The British Vew

The recent British ambassador to Washington takes a generous-spirited but clear-eyed look at the document that, as he points out, owes its existence to King George III

The guest at the British Embassy in Washington, D.C., leaves his car and is ushered through a comparatively modest, low-ceilinged entrance hall. The architect, Edwin Lutyens, wished to surprise him, for the entrance hall opens up into a magnificent double staircase that mounts toward the still more opulent reception rooms above, the central feature of which is a sixty-six-yard-long corridor. It is Lutyens’s equivalent of Beethoven’s transition to the finale of his C Minor Symphony. “Lovely corridors,” said a distinguished predecessor of mine, before my wife and I came.Read more »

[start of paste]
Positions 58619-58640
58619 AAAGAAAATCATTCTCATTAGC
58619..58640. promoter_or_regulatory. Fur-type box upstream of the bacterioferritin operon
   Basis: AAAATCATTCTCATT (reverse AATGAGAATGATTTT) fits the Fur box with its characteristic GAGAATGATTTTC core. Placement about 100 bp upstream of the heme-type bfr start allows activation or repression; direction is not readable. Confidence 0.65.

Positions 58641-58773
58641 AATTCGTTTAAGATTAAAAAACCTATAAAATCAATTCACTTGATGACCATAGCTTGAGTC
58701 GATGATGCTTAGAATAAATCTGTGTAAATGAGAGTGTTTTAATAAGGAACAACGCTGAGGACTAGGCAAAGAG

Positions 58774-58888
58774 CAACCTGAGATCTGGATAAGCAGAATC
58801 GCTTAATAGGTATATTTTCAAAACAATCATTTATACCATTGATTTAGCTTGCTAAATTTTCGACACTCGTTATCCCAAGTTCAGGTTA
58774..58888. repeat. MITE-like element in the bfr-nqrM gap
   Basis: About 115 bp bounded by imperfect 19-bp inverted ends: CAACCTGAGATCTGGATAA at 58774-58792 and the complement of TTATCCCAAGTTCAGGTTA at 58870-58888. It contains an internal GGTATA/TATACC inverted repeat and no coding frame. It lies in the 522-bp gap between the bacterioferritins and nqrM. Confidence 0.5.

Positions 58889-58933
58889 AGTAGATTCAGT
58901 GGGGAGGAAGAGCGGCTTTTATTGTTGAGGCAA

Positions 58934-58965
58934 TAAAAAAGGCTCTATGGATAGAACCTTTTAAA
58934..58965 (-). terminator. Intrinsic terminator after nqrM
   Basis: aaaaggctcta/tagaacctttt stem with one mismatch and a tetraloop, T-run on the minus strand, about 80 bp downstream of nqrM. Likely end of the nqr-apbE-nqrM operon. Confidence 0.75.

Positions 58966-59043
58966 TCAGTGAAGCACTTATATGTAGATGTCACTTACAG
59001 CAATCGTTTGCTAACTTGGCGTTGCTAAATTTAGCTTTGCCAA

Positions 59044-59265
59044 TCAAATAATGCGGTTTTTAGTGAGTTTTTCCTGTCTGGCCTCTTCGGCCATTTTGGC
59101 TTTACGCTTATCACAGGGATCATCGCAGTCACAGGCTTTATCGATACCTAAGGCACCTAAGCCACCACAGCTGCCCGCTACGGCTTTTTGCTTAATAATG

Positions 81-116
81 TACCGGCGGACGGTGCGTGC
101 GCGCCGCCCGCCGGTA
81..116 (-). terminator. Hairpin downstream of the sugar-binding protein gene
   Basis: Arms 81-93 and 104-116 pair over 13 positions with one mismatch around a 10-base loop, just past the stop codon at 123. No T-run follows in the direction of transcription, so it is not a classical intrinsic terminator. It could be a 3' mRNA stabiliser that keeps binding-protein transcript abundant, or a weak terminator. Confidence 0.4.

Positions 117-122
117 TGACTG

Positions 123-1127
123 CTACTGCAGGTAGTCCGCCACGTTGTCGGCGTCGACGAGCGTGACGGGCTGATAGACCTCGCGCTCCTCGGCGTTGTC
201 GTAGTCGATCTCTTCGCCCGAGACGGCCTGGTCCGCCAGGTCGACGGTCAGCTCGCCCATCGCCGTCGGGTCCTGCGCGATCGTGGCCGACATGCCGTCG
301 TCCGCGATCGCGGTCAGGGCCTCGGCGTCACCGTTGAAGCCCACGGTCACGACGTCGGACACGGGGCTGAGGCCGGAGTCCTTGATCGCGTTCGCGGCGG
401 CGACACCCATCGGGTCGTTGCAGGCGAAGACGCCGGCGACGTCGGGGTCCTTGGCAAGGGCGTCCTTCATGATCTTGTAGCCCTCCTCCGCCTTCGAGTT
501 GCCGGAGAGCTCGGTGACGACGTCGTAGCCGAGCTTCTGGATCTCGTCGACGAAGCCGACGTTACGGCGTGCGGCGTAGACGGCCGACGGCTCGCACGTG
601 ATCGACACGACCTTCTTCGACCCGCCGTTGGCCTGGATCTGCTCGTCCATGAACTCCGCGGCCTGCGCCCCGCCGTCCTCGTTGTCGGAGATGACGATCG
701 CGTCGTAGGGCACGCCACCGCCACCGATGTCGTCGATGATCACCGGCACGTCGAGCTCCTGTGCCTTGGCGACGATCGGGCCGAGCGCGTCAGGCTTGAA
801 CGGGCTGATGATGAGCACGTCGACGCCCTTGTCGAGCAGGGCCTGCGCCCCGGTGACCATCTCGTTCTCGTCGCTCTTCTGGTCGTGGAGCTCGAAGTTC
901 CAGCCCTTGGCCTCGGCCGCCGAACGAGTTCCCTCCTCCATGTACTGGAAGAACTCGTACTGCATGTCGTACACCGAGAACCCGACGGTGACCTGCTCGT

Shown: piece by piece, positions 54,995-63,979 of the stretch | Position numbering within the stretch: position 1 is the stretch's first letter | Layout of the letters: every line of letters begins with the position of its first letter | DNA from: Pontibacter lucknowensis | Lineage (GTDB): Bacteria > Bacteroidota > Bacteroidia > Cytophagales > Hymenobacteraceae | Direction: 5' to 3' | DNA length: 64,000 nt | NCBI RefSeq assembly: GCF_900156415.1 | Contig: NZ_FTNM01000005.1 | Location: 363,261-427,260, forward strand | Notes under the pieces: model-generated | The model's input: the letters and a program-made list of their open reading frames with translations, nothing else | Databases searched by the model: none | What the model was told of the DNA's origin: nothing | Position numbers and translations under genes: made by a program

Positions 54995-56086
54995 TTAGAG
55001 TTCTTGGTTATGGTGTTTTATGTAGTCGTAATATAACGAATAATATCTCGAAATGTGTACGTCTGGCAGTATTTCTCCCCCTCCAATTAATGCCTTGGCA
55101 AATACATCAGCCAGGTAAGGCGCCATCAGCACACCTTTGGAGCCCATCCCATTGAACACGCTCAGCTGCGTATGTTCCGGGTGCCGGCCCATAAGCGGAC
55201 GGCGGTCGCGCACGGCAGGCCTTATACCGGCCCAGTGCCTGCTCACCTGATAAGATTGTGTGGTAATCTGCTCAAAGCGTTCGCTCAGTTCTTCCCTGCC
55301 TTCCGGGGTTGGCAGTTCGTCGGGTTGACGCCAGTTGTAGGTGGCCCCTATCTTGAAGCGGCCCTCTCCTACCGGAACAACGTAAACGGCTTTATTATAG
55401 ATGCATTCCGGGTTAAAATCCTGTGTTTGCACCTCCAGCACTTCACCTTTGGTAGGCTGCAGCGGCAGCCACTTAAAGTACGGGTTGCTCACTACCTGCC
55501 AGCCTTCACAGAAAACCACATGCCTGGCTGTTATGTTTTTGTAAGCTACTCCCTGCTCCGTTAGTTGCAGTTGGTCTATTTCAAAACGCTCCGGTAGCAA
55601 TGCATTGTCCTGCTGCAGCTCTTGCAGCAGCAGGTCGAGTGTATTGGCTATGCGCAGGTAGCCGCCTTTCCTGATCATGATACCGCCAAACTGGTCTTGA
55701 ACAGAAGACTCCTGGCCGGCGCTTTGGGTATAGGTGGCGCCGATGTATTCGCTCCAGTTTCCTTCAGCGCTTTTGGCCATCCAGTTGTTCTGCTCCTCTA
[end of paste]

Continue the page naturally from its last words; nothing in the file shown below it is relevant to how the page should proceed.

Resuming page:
The Peaceable Ambassadors

Two adroit diplomats successfully prevented an open breach between London and Washington during the Civil War

No two countries have ever had more reason to he grateful to their diplomats than England and the United States at the time of the Civil War. More than once during those four years, if the American minister in London or the British minister in Washington had made a false step, or even pressed an advantage too far, the whole rickety structure of neutrality would have collapsed. Charles Francis Adams, for his part, was not unaware of the role he had played.

 
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